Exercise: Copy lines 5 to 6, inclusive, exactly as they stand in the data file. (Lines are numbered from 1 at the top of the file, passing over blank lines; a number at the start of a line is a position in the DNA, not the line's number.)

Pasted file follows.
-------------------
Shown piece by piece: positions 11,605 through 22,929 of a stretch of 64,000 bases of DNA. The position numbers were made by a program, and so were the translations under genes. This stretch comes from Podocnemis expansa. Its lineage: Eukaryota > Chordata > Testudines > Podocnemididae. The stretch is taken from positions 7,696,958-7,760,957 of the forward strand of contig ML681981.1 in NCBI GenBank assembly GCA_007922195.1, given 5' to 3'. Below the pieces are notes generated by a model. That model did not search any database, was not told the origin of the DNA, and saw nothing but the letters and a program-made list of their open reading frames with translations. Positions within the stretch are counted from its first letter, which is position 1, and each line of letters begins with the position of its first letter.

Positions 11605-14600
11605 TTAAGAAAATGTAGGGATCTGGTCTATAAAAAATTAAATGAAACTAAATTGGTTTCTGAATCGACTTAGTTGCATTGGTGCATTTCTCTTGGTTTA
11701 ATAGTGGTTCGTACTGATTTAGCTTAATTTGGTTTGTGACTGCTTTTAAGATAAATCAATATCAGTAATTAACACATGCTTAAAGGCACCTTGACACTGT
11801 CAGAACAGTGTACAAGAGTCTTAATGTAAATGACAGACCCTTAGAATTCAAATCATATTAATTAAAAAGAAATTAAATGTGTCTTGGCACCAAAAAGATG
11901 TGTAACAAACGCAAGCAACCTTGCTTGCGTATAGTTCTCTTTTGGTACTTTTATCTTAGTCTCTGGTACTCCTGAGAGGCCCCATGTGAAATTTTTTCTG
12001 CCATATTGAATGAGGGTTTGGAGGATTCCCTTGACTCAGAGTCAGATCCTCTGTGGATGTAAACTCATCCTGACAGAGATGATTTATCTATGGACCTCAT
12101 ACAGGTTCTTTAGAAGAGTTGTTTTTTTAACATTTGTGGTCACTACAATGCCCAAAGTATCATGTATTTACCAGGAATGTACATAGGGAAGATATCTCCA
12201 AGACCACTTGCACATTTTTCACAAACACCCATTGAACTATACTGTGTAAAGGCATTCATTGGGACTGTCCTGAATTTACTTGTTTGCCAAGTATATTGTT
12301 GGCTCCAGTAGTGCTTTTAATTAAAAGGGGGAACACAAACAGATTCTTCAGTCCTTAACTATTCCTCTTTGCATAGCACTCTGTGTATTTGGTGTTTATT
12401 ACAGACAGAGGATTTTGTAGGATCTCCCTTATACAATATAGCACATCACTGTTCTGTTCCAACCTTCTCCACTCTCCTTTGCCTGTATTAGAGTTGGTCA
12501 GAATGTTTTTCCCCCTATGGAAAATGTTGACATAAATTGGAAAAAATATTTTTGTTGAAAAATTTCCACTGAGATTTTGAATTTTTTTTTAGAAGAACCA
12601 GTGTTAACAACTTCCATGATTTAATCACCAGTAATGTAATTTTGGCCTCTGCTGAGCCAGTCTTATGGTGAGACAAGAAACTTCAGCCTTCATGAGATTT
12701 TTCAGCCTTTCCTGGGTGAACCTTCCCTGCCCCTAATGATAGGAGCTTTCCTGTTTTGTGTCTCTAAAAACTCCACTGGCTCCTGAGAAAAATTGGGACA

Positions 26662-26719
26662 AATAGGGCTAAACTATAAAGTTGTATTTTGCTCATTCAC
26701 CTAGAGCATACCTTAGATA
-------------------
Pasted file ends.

11801 CAGAACAGTGTACAAGAGTCTTAATGTAAATGACAGACCCTTAGAATTCAAATCATATTAATTAAAAAGAAATTAAATGTGTCTTGGCACCAAAAAGATG
11901 TGTAACAAACGCAAGCAACCTTGCTTGCGTATAGTTCTCTTTTGGTACTTTTATCTTAGTCTCTGGTACTCCTGAGAGGCCCCATGTGAAATTTTTTCTG